ISIL's change of heart?

IT’S amazing what money can do. Falling flow rates and profit returns seem to have prompted terrorist Group Islamic State of Iraq and the Levant (ISIL) to apparently have a change of heart, going from threatening to kill employees’ families to promising to protect their wages.

Anthony Barich

We reported last week how ISIL had cast the net as far as South Africa looking for a skilled professional to manage its failing oil refineries in Iraq after a string of fatal accidents and a “lack of ideological commitment” from trained engineers saw its profits slump by over two thirds.

ISIL, which has captured at least 11 oil fields across Syria and Iraq and was understood to be making about £2 million ($A3.2 milliion) per day from sales in June, had retained engineers largely by threatening to kill their families.

Now, London-based research and consulting firm GlobalData says production declines in ISIL’s oil fields have been “less dramatic than expected” because the terrorist group has promised to protect workers and pay their wages.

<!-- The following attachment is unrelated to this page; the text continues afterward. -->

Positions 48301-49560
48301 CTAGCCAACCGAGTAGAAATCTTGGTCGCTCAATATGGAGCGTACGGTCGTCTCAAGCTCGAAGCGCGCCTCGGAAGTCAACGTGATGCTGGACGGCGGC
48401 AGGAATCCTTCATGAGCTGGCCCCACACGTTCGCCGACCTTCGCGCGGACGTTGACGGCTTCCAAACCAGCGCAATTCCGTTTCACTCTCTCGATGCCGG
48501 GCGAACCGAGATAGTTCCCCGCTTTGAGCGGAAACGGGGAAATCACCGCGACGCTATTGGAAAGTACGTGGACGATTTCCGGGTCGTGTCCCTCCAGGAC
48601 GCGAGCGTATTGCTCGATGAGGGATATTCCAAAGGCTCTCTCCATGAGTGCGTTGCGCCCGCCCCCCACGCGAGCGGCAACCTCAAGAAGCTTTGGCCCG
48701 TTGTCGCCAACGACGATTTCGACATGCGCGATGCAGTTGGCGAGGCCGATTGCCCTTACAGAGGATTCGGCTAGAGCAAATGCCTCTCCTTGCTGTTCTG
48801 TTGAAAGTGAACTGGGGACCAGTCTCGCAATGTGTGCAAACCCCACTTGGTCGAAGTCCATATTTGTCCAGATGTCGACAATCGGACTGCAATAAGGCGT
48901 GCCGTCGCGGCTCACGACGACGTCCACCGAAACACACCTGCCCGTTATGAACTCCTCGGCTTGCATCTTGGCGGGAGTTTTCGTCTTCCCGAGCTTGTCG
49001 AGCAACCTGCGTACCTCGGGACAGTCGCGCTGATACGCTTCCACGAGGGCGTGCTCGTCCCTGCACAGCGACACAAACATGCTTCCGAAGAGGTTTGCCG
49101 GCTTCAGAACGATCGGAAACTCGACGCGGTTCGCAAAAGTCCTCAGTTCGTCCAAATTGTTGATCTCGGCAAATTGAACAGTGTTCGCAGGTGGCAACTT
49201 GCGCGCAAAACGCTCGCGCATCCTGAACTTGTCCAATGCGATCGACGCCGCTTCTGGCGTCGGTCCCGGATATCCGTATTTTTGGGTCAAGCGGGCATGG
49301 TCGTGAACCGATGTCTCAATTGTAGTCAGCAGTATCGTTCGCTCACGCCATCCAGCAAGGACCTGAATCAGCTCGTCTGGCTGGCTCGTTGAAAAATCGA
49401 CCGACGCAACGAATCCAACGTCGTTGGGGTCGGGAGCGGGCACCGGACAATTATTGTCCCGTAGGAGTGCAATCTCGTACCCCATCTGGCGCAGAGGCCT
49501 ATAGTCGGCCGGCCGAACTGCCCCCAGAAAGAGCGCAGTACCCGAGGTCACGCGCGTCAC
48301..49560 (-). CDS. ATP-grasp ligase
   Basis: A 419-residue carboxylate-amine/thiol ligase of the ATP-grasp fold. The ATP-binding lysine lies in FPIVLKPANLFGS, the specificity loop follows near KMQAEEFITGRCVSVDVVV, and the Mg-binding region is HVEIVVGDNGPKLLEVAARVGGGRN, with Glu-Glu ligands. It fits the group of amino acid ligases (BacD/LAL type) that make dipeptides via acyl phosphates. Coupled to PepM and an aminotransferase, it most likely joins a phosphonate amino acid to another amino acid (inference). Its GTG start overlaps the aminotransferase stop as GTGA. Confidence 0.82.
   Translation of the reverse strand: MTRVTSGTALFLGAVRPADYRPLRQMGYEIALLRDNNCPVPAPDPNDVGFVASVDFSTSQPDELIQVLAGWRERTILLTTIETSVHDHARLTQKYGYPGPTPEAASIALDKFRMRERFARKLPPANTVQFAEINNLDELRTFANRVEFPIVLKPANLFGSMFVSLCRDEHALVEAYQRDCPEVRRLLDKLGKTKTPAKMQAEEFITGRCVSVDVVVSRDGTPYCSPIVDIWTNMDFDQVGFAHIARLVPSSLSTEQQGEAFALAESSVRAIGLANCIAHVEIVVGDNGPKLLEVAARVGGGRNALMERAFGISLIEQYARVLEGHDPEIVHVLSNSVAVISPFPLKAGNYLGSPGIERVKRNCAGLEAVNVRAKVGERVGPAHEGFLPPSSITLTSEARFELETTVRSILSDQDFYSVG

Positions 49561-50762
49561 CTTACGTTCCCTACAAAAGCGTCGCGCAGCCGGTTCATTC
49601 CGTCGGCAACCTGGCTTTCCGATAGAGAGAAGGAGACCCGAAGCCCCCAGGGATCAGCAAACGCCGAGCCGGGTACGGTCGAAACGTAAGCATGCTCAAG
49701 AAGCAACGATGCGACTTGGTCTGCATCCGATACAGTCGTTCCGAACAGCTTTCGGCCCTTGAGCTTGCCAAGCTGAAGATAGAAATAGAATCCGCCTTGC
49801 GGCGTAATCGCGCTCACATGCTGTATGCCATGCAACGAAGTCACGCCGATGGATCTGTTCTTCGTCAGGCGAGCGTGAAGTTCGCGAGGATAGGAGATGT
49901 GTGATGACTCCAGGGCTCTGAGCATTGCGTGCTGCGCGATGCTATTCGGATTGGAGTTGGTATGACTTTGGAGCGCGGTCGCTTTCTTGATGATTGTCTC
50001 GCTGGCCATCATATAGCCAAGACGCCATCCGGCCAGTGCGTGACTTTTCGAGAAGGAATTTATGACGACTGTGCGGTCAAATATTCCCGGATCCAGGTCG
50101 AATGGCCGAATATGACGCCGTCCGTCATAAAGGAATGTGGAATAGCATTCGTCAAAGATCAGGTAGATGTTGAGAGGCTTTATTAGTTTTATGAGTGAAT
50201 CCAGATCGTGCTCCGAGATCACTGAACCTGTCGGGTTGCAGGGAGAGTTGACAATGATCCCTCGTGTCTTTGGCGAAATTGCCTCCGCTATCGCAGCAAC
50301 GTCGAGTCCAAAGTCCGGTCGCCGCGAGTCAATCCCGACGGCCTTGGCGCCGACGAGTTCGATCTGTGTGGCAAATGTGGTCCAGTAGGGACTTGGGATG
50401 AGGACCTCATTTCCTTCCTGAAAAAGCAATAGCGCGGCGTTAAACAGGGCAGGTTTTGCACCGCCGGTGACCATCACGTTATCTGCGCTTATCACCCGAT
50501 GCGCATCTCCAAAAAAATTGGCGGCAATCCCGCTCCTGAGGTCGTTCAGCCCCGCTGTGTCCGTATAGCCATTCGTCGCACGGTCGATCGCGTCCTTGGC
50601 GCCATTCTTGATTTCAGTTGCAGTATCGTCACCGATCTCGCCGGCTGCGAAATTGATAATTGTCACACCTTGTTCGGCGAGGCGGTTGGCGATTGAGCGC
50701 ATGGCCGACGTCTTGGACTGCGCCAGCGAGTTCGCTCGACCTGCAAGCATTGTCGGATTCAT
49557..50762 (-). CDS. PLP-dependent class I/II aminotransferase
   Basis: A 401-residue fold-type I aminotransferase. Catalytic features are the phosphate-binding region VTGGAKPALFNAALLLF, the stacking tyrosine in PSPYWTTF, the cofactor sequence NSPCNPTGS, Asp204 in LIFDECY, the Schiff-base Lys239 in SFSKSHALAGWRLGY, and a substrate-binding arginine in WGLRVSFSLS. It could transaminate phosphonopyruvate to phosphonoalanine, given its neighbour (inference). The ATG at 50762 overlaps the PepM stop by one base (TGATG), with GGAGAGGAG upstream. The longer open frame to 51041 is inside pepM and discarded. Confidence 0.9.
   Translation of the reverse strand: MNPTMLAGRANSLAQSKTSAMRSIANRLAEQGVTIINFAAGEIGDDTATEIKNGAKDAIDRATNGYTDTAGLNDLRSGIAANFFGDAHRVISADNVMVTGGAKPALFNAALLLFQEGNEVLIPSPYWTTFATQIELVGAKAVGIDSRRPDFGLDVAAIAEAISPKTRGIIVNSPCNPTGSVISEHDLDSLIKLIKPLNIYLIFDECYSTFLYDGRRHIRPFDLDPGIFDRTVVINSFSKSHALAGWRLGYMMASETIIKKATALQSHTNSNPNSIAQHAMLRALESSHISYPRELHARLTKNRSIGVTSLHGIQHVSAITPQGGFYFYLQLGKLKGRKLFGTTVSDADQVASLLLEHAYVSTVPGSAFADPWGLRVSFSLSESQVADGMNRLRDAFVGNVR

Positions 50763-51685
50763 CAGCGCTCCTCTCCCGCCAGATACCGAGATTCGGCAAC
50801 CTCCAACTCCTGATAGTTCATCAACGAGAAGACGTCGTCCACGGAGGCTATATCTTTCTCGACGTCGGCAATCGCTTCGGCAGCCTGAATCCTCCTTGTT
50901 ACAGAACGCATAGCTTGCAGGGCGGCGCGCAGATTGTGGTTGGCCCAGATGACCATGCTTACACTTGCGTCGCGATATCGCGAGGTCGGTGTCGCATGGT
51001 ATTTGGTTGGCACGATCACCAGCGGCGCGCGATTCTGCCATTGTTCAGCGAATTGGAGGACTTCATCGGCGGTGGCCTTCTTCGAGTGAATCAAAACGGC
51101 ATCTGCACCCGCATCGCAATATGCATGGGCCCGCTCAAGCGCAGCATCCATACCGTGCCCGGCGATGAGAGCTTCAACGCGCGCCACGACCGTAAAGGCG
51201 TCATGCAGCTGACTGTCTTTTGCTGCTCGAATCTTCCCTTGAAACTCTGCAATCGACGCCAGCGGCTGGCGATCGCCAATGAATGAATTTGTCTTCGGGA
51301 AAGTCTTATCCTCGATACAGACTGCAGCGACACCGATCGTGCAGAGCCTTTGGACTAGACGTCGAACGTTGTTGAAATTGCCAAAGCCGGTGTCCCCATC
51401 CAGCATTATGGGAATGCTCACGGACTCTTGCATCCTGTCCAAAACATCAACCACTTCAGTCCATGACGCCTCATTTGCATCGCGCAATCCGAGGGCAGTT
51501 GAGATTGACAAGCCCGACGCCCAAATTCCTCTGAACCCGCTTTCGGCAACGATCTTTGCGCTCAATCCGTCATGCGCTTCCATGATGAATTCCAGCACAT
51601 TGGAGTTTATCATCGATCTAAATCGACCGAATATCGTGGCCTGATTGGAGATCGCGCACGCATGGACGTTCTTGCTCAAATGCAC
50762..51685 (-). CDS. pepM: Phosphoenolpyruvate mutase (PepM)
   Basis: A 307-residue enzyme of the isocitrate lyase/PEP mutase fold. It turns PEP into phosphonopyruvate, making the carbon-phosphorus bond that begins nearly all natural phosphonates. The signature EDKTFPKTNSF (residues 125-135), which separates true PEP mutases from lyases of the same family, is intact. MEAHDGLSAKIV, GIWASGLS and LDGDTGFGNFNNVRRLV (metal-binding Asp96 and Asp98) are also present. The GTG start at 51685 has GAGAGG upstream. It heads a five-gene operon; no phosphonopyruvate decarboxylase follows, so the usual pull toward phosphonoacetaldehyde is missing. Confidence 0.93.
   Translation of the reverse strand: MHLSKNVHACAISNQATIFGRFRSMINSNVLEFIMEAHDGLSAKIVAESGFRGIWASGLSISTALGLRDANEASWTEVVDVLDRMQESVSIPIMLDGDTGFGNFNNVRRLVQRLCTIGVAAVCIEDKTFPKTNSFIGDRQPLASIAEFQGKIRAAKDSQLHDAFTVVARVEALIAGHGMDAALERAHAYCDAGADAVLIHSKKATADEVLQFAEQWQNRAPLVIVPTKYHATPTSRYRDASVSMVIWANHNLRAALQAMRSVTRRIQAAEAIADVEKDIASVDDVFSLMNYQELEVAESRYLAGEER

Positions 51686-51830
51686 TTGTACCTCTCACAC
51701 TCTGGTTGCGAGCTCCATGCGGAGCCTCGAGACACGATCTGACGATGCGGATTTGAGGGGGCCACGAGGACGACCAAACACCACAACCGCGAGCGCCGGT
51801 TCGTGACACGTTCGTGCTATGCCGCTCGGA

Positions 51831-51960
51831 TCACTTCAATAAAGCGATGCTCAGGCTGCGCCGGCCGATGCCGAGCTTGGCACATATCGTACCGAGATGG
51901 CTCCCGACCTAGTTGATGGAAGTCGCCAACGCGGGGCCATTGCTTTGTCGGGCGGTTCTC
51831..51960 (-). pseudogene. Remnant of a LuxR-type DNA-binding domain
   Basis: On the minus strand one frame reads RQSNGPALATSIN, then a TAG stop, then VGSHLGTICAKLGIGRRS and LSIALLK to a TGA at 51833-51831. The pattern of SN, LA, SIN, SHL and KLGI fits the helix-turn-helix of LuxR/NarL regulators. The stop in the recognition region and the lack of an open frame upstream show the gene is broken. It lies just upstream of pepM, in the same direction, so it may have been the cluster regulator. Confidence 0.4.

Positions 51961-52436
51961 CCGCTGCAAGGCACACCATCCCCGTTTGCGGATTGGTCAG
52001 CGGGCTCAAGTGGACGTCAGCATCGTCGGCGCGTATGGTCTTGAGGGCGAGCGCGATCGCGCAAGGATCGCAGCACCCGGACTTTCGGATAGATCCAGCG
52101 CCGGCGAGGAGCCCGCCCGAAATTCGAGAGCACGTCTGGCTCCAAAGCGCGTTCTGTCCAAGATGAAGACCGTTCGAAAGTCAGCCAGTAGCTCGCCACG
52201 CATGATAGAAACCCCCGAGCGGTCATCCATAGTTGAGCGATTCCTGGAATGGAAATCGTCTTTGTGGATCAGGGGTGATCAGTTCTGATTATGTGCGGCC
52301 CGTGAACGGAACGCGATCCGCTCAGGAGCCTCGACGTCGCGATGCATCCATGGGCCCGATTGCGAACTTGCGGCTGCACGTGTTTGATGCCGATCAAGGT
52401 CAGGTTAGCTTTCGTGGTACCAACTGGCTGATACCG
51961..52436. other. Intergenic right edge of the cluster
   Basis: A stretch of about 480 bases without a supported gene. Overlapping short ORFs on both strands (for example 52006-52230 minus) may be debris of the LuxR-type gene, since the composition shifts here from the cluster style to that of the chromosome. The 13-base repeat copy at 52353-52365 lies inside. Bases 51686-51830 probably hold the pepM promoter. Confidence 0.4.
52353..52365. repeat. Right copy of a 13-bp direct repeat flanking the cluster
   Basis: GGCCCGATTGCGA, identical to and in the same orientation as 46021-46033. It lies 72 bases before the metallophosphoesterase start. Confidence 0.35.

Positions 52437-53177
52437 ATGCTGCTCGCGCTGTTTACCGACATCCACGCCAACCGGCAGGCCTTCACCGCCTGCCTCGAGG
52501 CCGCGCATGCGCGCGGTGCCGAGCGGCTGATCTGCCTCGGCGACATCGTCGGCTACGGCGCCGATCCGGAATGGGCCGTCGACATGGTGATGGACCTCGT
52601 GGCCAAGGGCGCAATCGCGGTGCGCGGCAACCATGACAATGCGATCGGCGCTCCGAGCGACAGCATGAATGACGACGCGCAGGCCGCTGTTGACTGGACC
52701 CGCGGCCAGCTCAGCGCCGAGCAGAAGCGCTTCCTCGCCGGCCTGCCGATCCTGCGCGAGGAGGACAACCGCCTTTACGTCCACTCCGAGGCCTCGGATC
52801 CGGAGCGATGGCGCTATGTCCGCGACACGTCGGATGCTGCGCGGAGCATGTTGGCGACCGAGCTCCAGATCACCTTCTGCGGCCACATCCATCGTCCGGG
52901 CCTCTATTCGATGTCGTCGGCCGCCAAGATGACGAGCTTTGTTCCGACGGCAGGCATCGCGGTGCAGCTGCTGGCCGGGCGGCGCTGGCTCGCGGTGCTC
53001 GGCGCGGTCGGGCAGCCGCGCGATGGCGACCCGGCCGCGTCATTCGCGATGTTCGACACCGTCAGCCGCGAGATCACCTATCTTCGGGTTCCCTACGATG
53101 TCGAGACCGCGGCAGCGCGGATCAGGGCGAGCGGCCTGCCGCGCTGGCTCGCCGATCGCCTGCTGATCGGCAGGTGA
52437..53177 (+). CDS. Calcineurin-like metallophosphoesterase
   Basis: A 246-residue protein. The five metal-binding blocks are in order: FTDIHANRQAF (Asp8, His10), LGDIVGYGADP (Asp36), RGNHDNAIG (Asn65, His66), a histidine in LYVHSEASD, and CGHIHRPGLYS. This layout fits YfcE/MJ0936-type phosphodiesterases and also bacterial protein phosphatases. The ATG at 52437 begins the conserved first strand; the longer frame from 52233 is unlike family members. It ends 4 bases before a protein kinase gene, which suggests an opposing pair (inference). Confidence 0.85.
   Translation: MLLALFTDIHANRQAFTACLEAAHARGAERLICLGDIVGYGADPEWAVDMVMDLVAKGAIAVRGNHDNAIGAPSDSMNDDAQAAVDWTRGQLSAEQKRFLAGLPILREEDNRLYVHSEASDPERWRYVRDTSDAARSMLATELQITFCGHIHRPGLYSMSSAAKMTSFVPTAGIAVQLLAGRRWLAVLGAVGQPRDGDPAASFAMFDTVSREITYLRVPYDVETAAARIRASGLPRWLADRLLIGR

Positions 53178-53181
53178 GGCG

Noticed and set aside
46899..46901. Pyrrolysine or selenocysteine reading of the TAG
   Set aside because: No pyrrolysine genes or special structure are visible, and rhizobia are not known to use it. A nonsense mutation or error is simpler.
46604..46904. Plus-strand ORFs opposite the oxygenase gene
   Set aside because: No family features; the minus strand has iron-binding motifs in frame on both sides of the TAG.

It has also been able to fund its war operations primarily by controlling oil fields that it has seized, gaining an estimated $US2-3 million a day from oil smuggling.

GlobalData’s upstream analyst Ali Rasheed said ISIL was selling the oil in Iraq’s Sunni-majority regions at a price of $10–22/barrel, or sometimes at higher prices.

Oil is also being smuggled into Turkey, Kurdistan and Iran, where buyers risk breaking the law to access crude at a fraction of the market price.

“A good percentage of ISIL’s oil revenues come from the Hamrin and Ajeel fields,” Rasheed said.

“Hamrin is estimated to hold remaining recoverable reserves of 303 million barrels of oil equivalent, while Ajeel has approximately 500MMboe and 496 billion cubic feet of gas.

“Production levels under ISIL’s control were maintained and have fallen less than anticipated.”

The two fields combined generate around $1 million each day for ISIL.

Productivity at each of the 33 Hamrin wells under ISIL control is around 334bpd, constituting an estimated $700,000 of daily revenues, and Ajeel’s wells generate around $320,000 per day.

Rasheed said that while it is assumed that ISIL would lose control of these fields by the end of the year due to UN-authorised air strikes, an estimated decline in remaining net present value would be much lower than initially expected.

Hamrin and Ajeel will continue to be prolific assets after ISIL loses control of them, he said.